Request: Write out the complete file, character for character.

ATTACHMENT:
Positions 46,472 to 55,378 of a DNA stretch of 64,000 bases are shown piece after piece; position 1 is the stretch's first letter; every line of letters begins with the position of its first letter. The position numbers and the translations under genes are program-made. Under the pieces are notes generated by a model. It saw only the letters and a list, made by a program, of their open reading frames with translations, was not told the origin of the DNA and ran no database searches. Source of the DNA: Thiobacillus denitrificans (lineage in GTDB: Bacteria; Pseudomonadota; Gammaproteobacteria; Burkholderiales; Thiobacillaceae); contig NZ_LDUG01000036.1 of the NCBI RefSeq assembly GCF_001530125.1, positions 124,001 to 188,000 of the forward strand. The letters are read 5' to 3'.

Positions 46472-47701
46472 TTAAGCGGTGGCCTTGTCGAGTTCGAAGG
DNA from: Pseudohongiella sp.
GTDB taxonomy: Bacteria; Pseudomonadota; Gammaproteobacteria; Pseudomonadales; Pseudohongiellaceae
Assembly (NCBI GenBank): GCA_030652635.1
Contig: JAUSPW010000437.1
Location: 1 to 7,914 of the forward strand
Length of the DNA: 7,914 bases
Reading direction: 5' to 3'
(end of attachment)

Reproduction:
Positions 46,472 to 55,378 of a DNA stretch of 64,000 bases are shown piece after piece; position 1 is the stretch's first letter; every line of letters begins with the position of its first letter. The position numbers and the translations under genes are program-made. Under the pieces are notes generated by a model. It saw only the letters and a list, made by a program, of their open reading frames with translations, was not told the origin of the DNA and ran no database searches. Source of the DNA: Thiobacillus denitrificans (lineage in GTDB: Bacteria; Pseudomonadota; Gammaproteobacteria; Burkholderiales; Thiobacillaceae); contig NZ_LDUG01000036.1 of the NCBI RefSeq assembly GCF_001530125.1, positions 124,001 to 188,000 of the forward strand. The letters are read 5' to 3'.

Positions 46472-47701
46472 TTAAGCGGTGGCCTTGTCGAGTTCGAAGG
DNA from: Pseudohongiella sp.
GTDB taxonomy: Bacteria; Pseudomonadota; Gammaproteobacteria; Pseudomonadales; Pseudohongiellaceae
Assembly (NCBI GenBank): GCA_030652635.1
Contig: JAUSPW010000437.1
Location: 1 to 7,914 of the forward strand
Length of the DNA: 7,914 bases
Reading direction: 5' to 3'